And the word was made Mankiewicz, who bases his direction entirely on the energy of the word. It is the vehicle of the extreme intelligence which his characters live, ands he motivates them to mark with an indelible imprint, through the construction of a durable body of work, their passage through this world. But it also remains the instrument which allows these mediocrities to warp the wall of plots, counter-plots, and machinations stand in the way of their plans. It is, above all, a tangible sign of the times which promotes the dissolution of a sumptuous construction built on the sands of time. At the same time, the word, which is gesture, acts and it loses itself in the brouhaha of that which is opposed to it before it steals away. It is magical (from whence the fact that all Mankiewicz's films are in flash-backs or reminiscences) and, in that way, illusion. This vehicle without which man can not be, reveals itself to be his worst enemy. Off-shoot of silence, the word is the pathetic and trifling proof of his existence: a murmuring rising up into the universe to signal the presence of a being whose grandeur comes from the avowal of his frailty. Such is Mankiewiecz, the cinematic virtue of the word.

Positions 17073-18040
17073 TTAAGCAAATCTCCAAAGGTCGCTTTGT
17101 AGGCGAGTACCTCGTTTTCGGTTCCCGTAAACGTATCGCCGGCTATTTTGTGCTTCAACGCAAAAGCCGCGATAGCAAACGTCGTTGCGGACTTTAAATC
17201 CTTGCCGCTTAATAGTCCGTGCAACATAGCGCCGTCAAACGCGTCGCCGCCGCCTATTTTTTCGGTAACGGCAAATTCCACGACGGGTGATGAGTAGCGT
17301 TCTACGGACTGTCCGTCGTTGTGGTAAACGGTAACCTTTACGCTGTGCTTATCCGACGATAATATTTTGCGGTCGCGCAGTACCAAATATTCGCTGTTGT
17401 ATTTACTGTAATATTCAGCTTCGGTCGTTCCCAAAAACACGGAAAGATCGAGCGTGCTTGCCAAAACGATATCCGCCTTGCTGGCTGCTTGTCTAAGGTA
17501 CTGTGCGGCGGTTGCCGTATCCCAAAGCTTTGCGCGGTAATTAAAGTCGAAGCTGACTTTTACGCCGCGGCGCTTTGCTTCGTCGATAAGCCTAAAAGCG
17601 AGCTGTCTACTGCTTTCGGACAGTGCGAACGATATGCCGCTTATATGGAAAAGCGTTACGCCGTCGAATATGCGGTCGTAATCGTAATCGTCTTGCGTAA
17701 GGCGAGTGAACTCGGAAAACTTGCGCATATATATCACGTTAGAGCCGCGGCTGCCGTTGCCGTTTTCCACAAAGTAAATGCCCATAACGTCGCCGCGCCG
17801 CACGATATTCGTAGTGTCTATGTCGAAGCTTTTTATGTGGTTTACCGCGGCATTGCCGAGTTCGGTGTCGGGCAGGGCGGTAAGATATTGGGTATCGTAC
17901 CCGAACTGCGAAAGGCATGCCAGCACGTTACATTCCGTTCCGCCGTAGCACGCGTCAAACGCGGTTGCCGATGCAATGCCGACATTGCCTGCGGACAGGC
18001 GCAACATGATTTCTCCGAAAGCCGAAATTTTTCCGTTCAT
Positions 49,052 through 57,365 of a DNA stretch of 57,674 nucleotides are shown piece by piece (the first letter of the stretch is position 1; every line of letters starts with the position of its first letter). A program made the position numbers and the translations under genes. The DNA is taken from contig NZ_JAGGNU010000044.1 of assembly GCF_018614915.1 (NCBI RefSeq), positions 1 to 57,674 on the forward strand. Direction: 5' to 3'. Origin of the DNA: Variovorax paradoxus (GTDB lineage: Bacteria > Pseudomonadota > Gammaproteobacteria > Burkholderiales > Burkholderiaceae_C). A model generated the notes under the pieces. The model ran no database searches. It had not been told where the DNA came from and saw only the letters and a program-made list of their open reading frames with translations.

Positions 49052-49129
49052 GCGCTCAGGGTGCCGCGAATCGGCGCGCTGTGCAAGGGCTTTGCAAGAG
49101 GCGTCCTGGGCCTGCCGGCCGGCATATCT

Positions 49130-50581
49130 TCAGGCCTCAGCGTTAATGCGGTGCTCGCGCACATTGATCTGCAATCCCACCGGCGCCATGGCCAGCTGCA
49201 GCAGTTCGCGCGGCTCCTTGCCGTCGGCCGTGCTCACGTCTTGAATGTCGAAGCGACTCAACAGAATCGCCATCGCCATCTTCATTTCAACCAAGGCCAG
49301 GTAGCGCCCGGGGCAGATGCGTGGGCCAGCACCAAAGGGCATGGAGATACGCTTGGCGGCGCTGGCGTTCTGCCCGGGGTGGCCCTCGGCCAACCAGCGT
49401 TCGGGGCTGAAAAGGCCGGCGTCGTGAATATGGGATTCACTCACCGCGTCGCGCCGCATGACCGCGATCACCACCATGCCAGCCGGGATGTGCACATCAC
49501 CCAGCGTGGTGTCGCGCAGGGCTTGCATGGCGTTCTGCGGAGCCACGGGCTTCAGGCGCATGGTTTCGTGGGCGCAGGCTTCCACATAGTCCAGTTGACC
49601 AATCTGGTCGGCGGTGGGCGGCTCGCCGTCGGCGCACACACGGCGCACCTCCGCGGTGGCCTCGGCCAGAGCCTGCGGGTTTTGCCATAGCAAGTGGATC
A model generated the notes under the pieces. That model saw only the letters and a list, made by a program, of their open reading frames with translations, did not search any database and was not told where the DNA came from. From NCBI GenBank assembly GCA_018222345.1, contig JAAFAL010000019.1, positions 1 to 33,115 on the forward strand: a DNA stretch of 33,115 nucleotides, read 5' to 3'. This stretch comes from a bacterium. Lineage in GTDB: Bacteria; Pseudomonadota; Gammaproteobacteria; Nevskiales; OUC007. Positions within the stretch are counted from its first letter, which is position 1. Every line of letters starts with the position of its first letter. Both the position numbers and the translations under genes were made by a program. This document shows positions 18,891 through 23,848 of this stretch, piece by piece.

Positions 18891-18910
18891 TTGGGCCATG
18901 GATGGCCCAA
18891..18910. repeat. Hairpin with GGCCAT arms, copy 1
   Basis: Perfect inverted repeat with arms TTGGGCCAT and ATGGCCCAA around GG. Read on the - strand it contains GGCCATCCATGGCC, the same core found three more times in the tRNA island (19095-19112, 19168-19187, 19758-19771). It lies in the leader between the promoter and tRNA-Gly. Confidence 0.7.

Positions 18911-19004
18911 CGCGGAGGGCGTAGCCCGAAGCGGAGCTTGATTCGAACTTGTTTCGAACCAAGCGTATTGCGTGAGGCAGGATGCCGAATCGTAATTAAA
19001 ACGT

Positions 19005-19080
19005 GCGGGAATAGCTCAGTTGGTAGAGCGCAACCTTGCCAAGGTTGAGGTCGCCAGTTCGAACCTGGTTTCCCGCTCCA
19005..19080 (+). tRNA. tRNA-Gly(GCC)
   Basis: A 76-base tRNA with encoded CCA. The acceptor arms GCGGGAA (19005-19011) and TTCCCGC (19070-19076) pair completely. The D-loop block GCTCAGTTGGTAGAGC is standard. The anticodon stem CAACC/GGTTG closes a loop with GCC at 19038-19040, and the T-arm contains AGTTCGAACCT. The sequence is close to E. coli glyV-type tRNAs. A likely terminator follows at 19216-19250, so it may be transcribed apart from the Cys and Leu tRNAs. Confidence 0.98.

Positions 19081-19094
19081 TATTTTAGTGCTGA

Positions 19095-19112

Reviewed in the March 1964 issue of Cahiers du Cinema by Jean-Louis Comolli (page 35, excerpt my translation
The function of the word - And, firstly, (pushing aside an immediate platitude) the word in the work of Mankiewicz, as, in the work of all great filmmakers is not an end, but, among others , a means. Where, then, is the heart of the matter? What counts more than it, first off, for Mankiewicz (as - oddly enough ? - for Godard) (both of whom, nevertheless, make profuse use of it) is the measure more or less asserted of the presence or absence of a being in face of others and also in face of its creations and its dreams. Let's observe that these variations of presence and absence, of assurance and effacement, of an advent and a vanishing constitiute from the very fact of image in motion, the lone topic specifically cinematic.
On the conseil des dix, among the Cahiers contingent, Jean Douchet gave the film 4 stars, Jean-Luc Godard gave it 2 stars while Jacques Doniol-Valcroze and Jacques Rivette bulleted the film. Among the non-Cahiers contingent, Jean Collet gave the film 3 stars, Jean-Louis Bory gave it 2 stars, Jean de Baroncelli and Albert Cervoni gave it 1 star while Positif's Robert Benayoun bulleted the film as did Georges Sadoul.
The film shows up on the 10 Best Films of the year lists of Pierre-Richard Bré, Jean-Louis Comolli, Jacques Demy, Jean Douchet, Michel Mardore and Bertrand Tavernier.